Software budget spending getting boost in 2014

Software budget spending is increasing more than in other areas such as hardware and cloud, according to TechTarget's 2014 IT Priorities Survey.

TechTarget's 2014 IT Priorities Survey found that 59% of more than 4,100 respondents planned to spend more on their software budget this year compared to last. That topped hardware at 52%, cloud services at 38% and other facets of the IT budget including maintenance and staff. Respondents took the survey in fall 2013.

Experts said the results signal that companies are starting to increase spending on software upgrades and other projects around big data and business analytics that have been on hold the past few years due to tight purse strings.

"When you're talking about new initiatives like big data, predictive analytics and the like, software typically accounts for a much larger share of spending, particularly in the early phases," said Dan Olds, principal consultant at Gabriel Consulting Group, Inc. in Portland, Ore. "When successful projects begin to scale past the testing and 'dip our toes in the water' stage, you then see hardware spending ramp up more."

Sometimes it just depends on how one defines various parts of the IT budget. DeKalb County, Georgia is increasing its software budget for 2014, but much of that is going toward Software as a Service (SaaS). Chief Information Officer John Matelski said the county conducts return on investment and total cost of ownership (TCO) studies for all its technology projects, particularly because its IT budget has shrunk. The county views software as a long-term investment, and as it compared five-year models for on-premises versus cloud, it found that cloud provided the best TCO. But Matelski still considers that in the realm of software.

"Software solution spend is going up as we endeavor to modernize a number of our systems," he said. "Having said that, in most cases, we are leveraging SaaS."

Floyd Teter, a senior project director at Io Consulting based in El Segundo, Calif., has observed a slightly different trend. The longtime Oracle applications expert sees "many customers looking at upgrading current software or purchasing new software -- much of it, surprisingly, on-premise."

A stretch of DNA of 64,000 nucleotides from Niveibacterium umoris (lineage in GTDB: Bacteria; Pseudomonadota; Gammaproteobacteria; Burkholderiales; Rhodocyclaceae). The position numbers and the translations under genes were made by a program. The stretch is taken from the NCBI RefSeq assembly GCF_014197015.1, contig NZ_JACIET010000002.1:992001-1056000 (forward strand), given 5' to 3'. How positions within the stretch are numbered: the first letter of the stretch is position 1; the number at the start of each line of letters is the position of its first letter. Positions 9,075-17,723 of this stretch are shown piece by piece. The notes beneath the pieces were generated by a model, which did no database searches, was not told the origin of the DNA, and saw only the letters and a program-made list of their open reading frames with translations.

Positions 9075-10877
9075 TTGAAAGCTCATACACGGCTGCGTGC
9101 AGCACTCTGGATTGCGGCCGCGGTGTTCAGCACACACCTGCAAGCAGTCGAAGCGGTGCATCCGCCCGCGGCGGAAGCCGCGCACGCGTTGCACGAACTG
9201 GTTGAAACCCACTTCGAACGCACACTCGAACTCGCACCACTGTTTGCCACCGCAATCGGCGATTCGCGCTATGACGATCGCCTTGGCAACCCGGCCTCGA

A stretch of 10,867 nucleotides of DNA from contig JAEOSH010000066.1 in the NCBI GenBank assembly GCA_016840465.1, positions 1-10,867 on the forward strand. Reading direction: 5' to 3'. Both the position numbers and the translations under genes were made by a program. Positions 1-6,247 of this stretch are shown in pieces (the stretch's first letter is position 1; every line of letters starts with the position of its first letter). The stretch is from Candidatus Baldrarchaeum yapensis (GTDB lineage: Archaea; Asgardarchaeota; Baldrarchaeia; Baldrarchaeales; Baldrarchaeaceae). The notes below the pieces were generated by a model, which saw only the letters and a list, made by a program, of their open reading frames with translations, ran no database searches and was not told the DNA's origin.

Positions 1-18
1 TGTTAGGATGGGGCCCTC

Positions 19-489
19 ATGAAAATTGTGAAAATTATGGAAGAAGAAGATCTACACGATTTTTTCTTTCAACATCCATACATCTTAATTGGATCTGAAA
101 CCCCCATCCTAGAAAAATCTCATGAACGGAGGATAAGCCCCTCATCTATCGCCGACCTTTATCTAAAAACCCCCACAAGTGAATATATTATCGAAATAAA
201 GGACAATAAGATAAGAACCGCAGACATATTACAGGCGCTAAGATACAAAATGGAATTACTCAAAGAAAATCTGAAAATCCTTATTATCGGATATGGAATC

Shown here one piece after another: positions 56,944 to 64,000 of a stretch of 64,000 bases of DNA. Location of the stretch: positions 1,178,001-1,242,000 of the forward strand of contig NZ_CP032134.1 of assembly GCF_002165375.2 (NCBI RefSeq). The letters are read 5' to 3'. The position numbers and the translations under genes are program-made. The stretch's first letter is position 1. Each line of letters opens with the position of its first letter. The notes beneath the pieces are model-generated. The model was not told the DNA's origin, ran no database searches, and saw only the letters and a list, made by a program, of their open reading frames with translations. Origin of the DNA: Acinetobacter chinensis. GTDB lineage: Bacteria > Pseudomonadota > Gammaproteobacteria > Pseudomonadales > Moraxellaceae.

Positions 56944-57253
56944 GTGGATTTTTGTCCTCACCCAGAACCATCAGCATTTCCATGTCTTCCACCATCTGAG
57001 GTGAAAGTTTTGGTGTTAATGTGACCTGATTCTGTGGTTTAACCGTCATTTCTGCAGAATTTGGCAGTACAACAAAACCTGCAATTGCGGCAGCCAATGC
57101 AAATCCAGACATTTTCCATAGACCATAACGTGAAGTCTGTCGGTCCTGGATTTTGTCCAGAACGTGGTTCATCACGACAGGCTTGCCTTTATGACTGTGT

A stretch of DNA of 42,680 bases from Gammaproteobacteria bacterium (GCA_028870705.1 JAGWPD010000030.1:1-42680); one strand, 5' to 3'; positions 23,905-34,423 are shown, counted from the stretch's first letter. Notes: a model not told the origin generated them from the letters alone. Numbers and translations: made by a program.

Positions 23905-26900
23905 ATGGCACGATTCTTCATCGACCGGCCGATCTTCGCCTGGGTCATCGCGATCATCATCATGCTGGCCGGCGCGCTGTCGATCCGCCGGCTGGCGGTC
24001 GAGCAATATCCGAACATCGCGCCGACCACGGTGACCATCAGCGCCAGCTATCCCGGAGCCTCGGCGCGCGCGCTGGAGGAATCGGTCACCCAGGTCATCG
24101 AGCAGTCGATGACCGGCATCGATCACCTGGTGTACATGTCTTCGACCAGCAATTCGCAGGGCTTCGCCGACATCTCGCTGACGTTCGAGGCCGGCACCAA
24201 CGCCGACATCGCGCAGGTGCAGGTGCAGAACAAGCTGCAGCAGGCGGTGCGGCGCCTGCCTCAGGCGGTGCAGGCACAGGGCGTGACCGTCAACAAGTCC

Teter added that there is "lots of interest in cloud services, especially subscription and service models, but not so much actual adoption." He thinks that the transition for enterprise software from on-premises to cloud is still in its infancy, and that many enterprise software customers are still wary of the cloud due to fears of losing control of their data, technology platform and security architecture.

Other thoughts abound. Bill Bradford, a senior systems administrator for a Houston-based energy services firm, said that his company is in the middle of a big data center move this year, so there's a lot of budget money going into facilities. On the flip side, Michael Bain, an IT specialist at a company in South Africa, said his company recently changed its accounting package, so software spending has been up. Yet another CIO who declined to be named said he thinks of IT in terms of business services and outcomes, so he doesn't break it down on the back end by hardware, software and so on.

Business analytics seeing big spending

Of all the enterprise software budget spending going on, business intelligence (BI) and analytics is the most popular. According to TechTarget's 2014 IT Priorities Survey, 41% said BI, analytics and data warehousing when asked which software initiatives their companies will deploy this year.

Richard Winter, CEO of IT consultancy WinterCorp in Cambridge, Mass., said his impression is that spending in analytic data platforms, tools and services is "on the upswing" this year.

"I think there is going to be a healthy spend on data management, data analysis, data visualization and business intelligence software," he said. "This spending occurs in connection with increased spending on underlying platforms to store and manage the data." Winter named data warehouses, Hadoop and other analytical data software as those underlying platforms.

Winter thinks the investment is driven by the influx of data and opportunities for a company to profit from better business decision-making by gaining insights from that wealth of information.

Trailing business analytics in popularity was mobile applications with 37%, custom application development with 36%, and business process automation and management with 28%. That last one is an area that R "Ray" Wang, principal analyst at Constellation Research, Inc. in Monta Vista, Calif., has seen come up recently.

"We see an increase in software spending in general," he said. "Companies are investing in technology, especially software to drive automation and productivity. They are willing to invest more in technology than people."

Mark Fontecchio may be contacted at mfontecchio@techtarget.com.

This was first published in April 2014

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